The Standard P&IClub issued an article outlining club’s considerations regarding LNG (Liquefied Natural Gas) as a marine fuel.
Compared to road transportation, inland shipping has been considered to have a lower carbon footprint. Since January 2011, EU regulations have required low sulphur fuel for inland shipping, but the next raft of regulations is for emission reductions for nitrous oxides (NOx) and particulate matter (PM). As an interim step towards zero emission fuels, LNG has come out as a valuable solution. Coupled with investment for LNG bunkering infrastructure in North Europe, it is becoming more commercially and economically viable and the first LNG inland ships have started operating.
LNG powered ships is not new technology. The LNG tanker fleet has used boil off gas since the 1980’s. LNG tankers have a good safety record and are designed and operated within established IMO regulations and recommendations: IGC – Safe Carriage by Sea of Bulk Liquefied Gasses; Resolution MSC 285(86) Interim Guidelines on Safety for Natural Gas-Fuelled Engine Installations in Ships (2009); and the recently accepted draft “International Code for Ships using Gas or other Low Flash-point Fuels” (IGF Code)
Rules and regulations
For ships operating on the European inland waterways, mostly the ARA (Amsterdam Rotterdam Antwerp) and the river Rhine with adjacent rivers and canals, IMO regulations don’t apply. The relevant rules fall between the EU International Carriage of Dangerous Goods (ADN) and the Central Commission for the Navigation on the Rhine (CCNR) regulations.
These existing rules have many gaps and contradictions for carriage of lowflash point fuel as bunkers instead of cargo. ADN regulations have recently been revised and these new regulations have been formally accepted by the EU. These new regulations cover rules on ship design, operational safety and crew training for ships fuelled by LNG. Next to the ADN standards and guidelines, class societies and ISO have issued standards applicable to, inter alia, the system design and safety issues regarding LNG fuelled ships.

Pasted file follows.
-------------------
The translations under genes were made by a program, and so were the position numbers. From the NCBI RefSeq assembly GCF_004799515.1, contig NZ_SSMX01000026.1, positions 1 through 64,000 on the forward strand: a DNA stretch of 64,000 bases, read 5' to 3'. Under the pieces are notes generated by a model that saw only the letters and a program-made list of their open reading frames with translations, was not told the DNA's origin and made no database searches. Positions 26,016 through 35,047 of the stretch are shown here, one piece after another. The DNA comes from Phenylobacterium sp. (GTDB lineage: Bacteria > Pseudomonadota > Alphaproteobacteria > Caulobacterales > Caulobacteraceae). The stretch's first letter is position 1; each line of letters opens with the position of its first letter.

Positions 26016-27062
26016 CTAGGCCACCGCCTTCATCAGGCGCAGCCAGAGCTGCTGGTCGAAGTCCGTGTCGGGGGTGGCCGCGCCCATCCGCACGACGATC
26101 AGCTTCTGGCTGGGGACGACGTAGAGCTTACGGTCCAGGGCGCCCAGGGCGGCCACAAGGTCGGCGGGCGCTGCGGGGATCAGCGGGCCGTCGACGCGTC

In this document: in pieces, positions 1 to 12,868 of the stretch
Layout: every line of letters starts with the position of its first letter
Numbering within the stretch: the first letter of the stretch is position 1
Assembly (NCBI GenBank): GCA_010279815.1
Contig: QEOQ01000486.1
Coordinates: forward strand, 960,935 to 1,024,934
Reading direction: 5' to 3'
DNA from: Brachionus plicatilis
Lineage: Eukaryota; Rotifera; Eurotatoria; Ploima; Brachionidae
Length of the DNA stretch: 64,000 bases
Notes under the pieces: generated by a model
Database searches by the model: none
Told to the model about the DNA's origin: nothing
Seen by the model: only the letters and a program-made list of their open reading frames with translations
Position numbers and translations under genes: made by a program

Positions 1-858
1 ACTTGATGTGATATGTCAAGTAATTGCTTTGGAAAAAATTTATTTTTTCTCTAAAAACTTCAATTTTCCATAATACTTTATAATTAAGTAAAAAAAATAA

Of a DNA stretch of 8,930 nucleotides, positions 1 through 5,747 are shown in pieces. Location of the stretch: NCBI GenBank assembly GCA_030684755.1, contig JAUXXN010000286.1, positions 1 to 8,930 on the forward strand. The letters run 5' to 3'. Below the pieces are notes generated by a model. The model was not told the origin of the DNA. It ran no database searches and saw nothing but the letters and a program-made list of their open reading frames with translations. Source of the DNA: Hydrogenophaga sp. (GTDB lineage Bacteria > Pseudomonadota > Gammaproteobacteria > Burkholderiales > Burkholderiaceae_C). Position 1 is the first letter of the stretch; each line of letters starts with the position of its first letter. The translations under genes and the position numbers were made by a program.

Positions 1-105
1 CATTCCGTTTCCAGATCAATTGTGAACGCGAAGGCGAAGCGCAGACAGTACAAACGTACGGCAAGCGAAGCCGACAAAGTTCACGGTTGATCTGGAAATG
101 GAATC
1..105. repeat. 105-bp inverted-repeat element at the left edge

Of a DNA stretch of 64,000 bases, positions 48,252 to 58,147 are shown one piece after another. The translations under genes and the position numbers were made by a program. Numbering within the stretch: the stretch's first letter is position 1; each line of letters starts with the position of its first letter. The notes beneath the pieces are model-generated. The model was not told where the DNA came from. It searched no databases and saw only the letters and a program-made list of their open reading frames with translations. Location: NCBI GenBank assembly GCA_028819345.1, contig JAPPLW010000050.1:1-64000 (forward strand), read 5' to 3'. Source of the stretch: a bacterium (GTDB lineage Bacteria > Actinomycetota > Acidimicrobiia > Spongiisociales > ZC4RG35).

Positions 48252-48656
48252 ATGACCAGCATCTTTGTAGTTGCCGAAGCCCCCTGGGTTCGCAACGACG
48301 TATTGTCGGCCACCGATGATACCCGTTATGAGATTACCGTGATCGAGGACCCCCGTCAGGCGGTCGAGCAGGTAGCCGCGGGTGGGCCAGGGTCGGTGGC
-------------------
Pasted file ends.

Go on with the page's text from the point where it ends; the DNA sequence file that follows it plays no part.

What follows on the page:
The technical risks of a LNG fuel ship, (which must have two fuel systems i.e. either a duplicated LNG system or more commonly, duel fuel MDO and LNG), can be ‘designed out’ by using detailed risk assessments with the aim of achieving inherent safety by controlling the hazards first before introducing mitigation. The ship design cannot be viewed in isolation: service life events such as commissioning, dry-docking and repairs should be considered. The forthcoming rules are risk assessment based rather than prescriptive; thus flag administrations and classification societies need to be consulted early on in the design process.
From a P&I loss prevention perspective, the key risks are interactions with other ships and shore facilities; interactions with other ship board operations; the storage, handling and transfer of LNG; maintenance of LNG systems; and emergency preparedness for an accidental gas release. In other words, ‘the human element’.
There are three principle methods for LNG bunkering: direct from shore, from truck and ship-to-ship transfer. Bunker stations and procedures should be designed to protect the ship and crew from hazards. There are several important design considerations for bunkering: safety, vapour management, filling limits, communication and emergency shut-down. When training their crew owners and operators should be aware of the interface between LNG fuelled ships and the bunkers supply link.
ADN sets out requirements on crew training, as an owner/manager is required to arrange training based on crew role and responsibilities. Training is type specific as decided by the company training manager. However, until training requirements are fully developed and adopted, the responsibility for providing sufficient training falls to individual owners and operators.Even though LNG shipping has good safety records, training and knowledge is essential, as dealing with LNG as bunkers is a task very different from dealing with HFO bunkers or LNG as cargo. Training requirements are mandated by the EU and implemented by Flag administrations alongside any national laws. Compliance with such requirements is cross-checked by vetting inspectors and class societies.
Emergency procedures also need to be developed specifically to deal with the additional hazards posed by LNG such as: fire and leakage procedures, hazardous zoning and protection, safety exclusion zones and dropped objects.
For more information please read the Standard Bulletin issued by Standard Club
Source: Standard P&I Club
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